Cancer wreaks havoc upon persons and their families. Breast cancer strikes both women and men, but mostly women. I have long believed that raising money for research into any form of cancer enhances the research for other forms. And we've come a long way. Just not far enough.

So rather than feeling blue, please celebrate the joy of walking with me in the photo essay below. Over 2100 walkers this year, even in such a terrible economy, as well as 300 support crew. And it's hot this year -- over 400 walkers seen yesterday in the medical tent for heat exhaustion.

We have known that walking is good for your health, and leads to more of those little endorphins running around in your bloodstream. Walking can also raise a lot of money, though we won't know exactly how much until closing ceremonies this afternoon. If you feel like getting outside yourself, and seeing 2400 focused people in action, please make it a point to attend the closing ceremonies today at 4pm at Seattle Center's Memorial Stadium.

This morning the walkers were dropped at North Seattle Community College to walk south for their last 16 miles. They came through Green Lake, my favorite place to walk, quite early. Here are some of the photos, and names when I can remember them now. Mostly, I hope the photos give you a flavor of the event.

Michelle and Juanita, two feisty Kindred Spirits.

A total of five Seattle firefighters who are based at the Port of Seattle walked this year, and here's one of them.

Here's the firefighter who carried the "My Mother" flag in opening ceremonies. All the firefighters wore their 40 pounds of gear through the walk.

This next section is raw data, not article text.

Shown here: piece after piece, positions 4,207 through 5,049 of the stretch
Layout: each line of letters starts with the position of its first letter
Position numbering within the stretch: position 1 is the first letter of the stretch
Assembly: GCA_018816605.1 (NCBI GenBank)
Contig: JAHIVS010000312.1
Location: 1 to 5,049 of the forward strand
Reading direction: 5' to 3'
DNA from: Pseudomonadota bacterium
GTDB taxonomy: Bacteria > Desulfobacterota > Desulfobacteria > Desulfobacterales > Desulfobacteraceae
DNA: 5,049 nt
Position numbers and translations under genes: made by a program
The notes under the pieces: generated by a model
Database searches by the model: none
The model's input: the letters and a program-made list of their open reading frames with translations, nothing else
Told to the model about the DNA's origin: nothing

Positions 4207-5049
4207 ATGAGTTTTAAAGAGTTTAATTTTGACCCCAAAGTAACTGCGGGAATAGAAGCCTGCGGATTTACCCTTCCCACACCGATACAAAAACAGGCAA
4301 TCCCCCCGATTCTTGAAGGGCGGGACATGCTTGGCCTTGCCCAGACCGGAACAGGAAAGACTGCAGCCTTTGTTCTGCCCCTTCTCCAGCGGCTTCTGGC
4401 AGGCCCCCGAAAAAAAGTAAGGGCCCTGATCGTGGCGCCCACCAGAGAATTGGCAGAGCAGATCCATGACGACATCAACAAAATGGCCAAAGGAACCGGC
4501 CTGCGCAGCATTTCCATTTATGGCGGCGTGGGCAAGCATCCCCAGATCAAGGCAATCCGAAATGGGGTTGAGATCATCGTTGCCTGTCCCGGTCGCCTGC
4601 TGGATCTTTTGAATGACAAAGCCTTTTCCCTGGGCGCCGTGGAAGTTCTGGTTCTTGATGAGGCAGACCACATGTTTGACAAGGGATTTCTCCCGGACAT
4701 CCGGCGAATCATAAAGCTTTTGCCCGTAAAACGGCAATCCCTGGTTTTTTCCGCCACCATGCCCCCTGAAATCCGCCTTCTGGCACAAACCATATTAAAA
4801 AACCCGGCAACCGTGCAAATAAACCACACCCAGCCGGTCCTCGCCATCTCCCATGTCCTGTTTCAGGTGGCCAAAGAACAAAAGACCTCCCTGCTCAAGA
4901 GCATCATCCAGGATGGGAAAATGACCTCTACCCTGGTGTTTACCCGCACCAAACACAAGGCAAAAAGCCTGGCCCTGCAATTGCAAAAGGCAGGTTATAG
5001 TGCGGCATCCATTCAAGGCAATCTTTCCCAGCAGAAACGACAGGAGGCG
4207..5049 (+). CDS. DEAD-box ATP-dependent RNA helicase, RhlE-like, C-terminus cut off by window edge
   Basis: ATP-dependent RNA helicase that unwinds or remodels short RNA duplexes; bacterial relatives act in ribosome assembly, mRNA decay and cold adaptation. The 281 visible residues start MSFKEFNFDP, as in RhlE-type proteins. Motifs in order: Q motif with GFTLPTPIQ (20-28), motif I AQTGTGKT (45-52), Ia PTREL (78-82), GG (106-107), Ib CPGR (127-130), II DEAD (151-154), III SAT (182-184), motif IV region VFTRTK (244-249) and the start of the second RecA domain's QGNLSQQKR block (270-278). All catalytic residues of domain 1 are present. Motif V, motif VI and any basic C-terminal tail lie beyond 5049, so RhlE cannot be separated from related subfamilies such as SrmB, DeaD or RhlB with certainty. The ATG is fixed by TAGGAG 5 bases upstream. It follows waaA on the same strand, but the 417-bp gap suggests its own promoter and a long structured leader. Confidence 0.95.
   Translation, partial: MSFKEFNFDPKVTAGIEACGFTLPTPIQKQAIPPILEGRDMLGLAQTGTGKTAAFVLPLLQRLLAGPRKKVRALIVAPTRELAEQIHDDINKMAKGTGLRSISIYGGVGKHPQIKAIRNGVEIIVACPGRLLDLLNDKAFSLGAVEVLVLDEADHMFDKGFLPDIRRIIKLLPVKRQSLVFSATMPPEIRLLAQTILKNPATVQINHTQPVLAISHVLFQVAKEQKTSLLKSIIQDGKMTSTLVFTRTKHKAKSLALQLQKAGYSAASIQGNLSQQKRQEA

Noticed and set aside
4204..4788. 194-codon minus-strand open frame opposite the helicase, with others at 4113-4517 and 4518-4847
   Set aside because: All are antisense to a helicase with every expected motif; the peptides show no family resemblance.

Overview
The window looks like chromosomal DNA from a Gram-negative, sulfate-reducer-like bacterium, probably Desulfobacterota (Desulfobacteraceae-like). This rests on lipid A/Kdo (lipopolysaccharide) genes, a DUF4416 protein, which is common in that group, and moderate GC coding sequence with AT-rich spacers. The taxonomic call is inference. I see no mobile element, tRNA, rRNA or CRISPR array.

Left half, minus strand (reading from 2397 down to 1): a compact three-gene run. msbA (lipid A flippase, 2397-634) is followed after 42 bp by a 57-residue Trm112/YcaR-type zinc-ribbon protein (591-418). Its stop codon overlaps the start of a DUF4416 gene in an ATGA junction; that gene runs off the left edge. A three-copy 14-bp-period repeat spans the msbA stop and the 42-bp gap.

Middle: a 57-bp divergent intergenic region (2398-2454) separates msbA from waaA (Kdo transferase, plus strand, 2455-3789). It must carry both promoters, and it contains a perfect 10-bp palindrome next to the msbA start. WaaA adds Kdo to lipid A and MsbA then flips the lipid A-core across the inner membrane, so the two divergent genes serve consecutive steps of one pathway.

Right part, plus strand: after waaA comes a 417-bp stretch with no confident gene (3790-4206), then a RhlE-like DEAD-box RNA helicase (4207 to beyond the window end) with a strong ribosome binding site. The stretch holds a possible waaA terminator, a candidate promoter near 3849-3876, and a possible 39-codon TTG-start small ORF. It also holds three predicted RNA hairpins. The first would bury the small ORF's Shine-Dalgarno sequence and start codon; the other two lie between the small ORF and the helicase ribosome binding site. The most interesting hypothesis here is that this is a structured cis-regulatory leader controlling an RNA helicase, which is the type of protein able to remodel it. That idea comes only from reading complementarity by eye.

The tall flags carried in opening and closing ceremonies are taken apart so that they can be carried during the walk, passed through the walkers so everyone has a chance.

A Kindred Spirits artwork, placed in Pit Stop #1.

The medical area, where blisters are self-treated and/or handled by the medical tent.

Tracy Kudrna is in this photo, though we can't see her. I was yelling to her and shooting at the same time.

Pit Stop Heaven.

And they just keep coming....

A little boy wants to keep hanging on to his mother...

More firefighters....

More Kindred Spirits teammates!

Kindred Spirits team captain Penny Kellam, and Jennine Linn. Penny will walk both in Seattle and in California this year. Jennine, who had brain surgery on May 25, walked 5 miles the first day, 7.5 miles yesterday, and plans on 6.5 miles today. She is feeling good!

The crew works so hard during this event! Here's one of the bike riders. They stay with walkers all along the route, guide walkers across intersections, and call for assistance for walkers if it is needed.

Here comes Kate Butt!!!

And still more Kindred Spirits!

Ramona Peck, a Kindred Spirit and a survivor, crewed this year. She is many things, but we know her as the mother of Jennine Linn.

Last photo, below, is of the Pit Stop #1 crew chief, who has just checked to make sure no walker has been left behind.

Friday, September 11, 2009

All Things Bright and Beautiful -- 2009 3 Day Walk

I will get names here eventually, but two are easy: on the left, Jennine Linn, who had brain surgery this past summer; and on the right, the other Annie.

Penny reading out her punch down list at last night's picnic, which, with relatives and friends, came to an estimated 175 people.

On behalf of the Kindred Spirits team, Jenny Sinanan presents Penny with a gift bag and a card.

Early this morning. Jenny and Penny, both flag bearers, behind stage talking with another flag bearer -- a man whose wife died of breast cancer earlier this year. He has two small children. He will carry the "My Wife" flag in opening ceremonies.

The Kudrna family was right there to support Tracy. She was one of seven or eight women who made up the "Survivor's Circle" this moning, and she carried the "Courage" flag.

Two more Kindred Spirits, Michelle on the left, of course.

Seattle firefighters fielded a team of five. This guy is from the Port of Seattle, and he carried the "My Father" flag.

Here's the back of his outfit, with photos and names of those for whom he walks -- in full garb.

Another Kindred Spirit carried the "Our Future" flag. Here she is with Jenny, who carried "My Aunt."

Pre ceremony gathering of flag bearers.

Here's the man carrying the "My Wife" flag down from the stage.

Here's "My Future" coming down from the stage.